The V.I. Department of Education is looking at a $10.3 million overall reduction in its local General Fund budget for Fiscal Year 2018, to $156.76 million. Instruction, administration, pupil transportation and other areas are seeing cuts. The Office of the Commissioner is slated to see a large increase in funding, according to testimony and documents presented to the Finance Committee during the department’s one budget hearing earlier this month.
Funding for the Office of the Commissioner of Education is budgeted at $9.76 million, according to the Legislature’s post audit report. That is more than triple its funding two years ago.
Last year, the FY 2017 Education Department budget request included $6.9 million for the Office of the Commissioner. In FY 2016, in Gov. Kenneth Mapp’s first budget, the Office of the Commissioner was budgeted at $2.8 million, and in Gov. John deJongh’s final budget in FY 2015, it was budgeted at $3.5 million.
In June the Source took a look at the widespread belief that the Department of Education is top heavy, with a bloated management. Looking at how the territory compared to several stateside jurisdictions turned up evidence suggesting the USVI spends a greater proportion of its budget on top administration than many other jurisdictions. But differences in accounting and budgeting formats made a definitive conclusion difficult. That article concluded the Senate does not have adequate time and resources to oversee the Department of Education’s spending with a once a year half-day budget hearing (See: The V.I. Budget Crisis, Part 11: Education, Where The Big Spending Is in Related Links below).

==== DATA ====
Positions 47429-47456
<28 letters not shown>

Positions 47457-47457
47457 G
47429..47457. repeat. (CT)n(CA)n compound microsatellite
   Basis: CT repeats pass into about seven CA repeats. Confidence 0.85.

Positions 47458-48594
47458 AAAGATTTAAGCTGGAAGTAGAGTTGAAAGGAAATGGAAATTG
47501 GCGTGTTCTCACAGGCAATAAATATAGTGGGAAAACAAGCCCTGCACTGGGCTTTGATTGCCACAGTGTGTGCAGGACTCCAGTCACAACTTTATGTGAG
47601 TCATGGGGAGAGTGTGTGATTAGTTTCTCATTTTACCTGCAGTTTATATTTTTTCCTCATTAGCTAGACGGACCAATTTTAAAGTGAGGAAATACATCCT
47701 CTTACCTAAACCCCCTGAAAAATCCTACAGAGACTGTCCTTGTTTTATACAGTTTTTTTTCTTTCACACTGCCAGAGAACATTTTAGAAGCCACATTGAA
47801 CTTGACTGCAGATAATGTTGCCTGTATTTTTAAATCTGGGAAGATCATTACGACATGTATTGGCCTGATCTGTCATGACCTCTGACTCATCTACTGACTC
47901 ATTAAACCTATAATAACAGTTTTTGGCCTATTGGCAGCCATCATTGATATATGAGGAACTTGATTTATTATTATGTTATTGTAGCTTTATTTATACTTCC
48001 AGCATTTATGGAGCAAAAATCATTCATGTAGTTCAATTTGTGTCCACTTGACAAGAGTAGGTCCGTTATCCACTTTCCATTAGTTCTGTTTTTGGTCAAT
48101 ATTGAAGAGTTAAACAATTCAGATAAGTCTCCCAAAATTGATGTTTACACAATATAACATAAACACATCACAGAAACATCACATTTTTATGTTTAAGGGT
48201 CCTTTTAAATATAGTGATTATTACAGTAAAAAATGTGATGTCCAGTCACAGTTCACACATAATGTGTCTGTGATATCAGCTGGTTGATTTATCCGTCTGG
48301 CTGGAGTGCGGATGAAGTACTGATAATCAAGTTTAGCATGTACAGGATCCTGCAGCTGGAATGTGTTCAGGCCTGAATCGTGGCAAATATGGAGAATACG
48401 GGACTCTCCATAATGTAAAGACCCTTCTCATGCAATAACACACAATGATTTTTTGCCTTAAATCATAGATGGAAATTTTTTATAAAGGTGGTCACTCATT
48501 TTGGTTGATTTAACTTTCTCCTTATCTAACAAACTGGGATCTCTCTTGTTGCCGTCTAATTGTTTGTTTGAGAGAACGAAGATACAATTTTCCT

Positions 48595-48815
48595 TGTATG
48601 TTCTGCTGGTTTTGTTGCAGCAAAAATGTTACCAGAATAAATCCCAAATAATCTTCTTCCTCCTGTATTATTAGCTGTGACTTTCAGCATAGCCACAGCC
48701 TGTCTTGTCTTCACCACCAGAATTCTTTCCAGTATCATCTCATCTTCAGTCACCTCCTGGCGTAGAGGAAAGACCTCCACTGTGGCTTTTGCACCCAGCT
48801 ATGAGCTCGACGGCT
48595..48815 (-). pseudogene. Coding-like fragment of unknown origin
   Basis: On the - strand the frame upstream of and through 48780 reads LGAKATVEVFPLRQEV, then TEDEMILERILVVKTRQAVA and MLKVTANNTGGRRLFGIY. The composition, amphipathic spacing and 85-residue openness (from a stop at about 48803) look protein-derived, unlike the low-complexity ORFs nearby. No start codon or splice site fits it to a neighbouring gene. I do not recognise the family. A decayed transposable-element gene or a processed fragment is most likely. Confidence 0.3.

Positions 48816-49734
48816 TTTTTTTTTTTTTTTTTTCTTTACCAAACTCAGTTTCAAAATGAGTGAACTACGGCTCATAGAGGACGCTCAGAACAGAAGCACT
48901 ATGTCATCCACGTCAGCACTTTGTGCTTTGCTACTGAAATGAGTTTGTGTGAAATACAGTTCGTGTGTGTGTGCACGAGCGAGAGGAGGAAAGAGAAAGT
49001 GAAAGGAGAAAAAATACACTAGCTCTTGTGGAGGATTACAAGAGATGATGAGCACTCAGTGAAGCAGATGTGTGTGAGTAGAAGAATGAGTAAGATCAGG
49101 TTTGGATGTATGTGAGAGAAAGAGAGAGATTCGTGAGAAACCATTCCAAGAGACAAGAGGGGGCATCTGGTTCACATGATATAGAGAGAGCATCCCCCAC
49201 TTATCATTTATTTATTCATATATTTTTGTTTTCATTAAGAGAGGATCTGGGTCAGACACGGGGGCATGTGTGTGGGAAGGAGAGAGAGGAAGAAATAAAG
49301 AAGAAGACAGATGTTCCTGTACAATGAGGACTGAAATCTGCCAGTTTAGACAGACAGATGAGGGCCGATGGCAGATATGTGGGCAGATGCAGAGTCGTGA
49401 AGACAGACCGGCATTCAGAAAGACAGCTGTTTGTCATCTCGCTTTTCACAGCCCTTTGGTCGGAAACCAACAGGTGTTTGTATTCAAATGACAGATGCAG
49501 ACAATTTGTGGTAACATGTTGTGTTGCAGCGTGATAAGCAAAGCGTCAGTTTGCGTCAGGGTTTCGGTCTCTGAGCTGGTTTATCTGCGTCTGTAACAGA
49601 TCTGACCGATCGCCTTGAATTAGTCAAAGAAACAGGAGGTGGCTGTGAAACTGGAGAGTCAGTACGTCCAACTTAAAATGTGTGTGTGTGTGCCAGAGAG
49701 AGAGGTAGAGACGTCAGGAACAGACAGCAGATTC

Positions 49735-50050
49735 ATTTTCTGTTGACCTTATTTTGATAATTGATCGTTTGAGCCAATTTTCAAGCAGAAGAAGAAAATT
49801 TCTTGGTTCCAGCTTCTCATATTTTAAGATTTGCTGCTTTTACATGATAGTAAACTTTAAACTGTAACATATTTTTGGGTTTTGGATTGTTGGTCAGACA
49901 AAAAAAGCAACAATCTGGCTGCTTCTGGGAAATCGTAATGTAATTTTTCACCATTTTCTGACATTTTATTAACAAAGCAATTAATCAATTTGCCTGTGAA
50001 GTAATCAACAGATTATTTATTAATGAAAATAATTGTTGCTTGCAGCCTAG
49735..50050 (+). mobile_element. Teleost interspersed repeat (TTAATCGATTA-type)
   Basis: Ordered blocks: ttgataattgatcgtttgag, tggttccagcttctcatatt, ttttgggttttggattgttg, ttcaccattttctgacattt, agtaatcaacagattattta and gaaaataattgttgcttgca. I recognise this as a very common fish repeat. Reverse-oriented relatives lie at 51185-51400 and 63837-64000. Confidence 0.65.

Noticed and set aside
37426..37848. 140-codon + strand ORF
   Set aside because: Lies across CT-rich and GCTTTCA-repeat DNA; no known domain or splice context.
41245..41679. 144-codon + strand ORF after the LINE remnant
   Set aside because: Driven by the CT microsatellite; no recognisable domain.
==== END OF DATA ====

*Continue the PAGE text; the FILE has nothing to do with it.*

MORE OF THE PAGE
Sen. Nereida Rivera-O’Reilly (D-STX) briefly touched on the question of managerial bloat.
“If I said the department is top heavy is that – would you agree with that statement” O’Reilly asked Education Commissioner Sharon McCollum at the August 18 hearing.
“Before I can agree or disagree I need a definition,” McCollum said.
“Top heavy in the sense that we spend a lot of money on administrators and …people who carry around briefcases and not enough resources in teachers and the people who deliver the services to students,” O’Reilly said.
“I would say no,” McCollum said, without elaborating further.
“You would say no. Ok. ” O’Reilly said
In sharp contrast, the budget for fiscal and administrative services is down by more than 30 percent and $10 million for FY 2018, to $18.43 million. Last year it was $28.68 million, up from $24 million in FY 2016 and $23 million in FY 2015.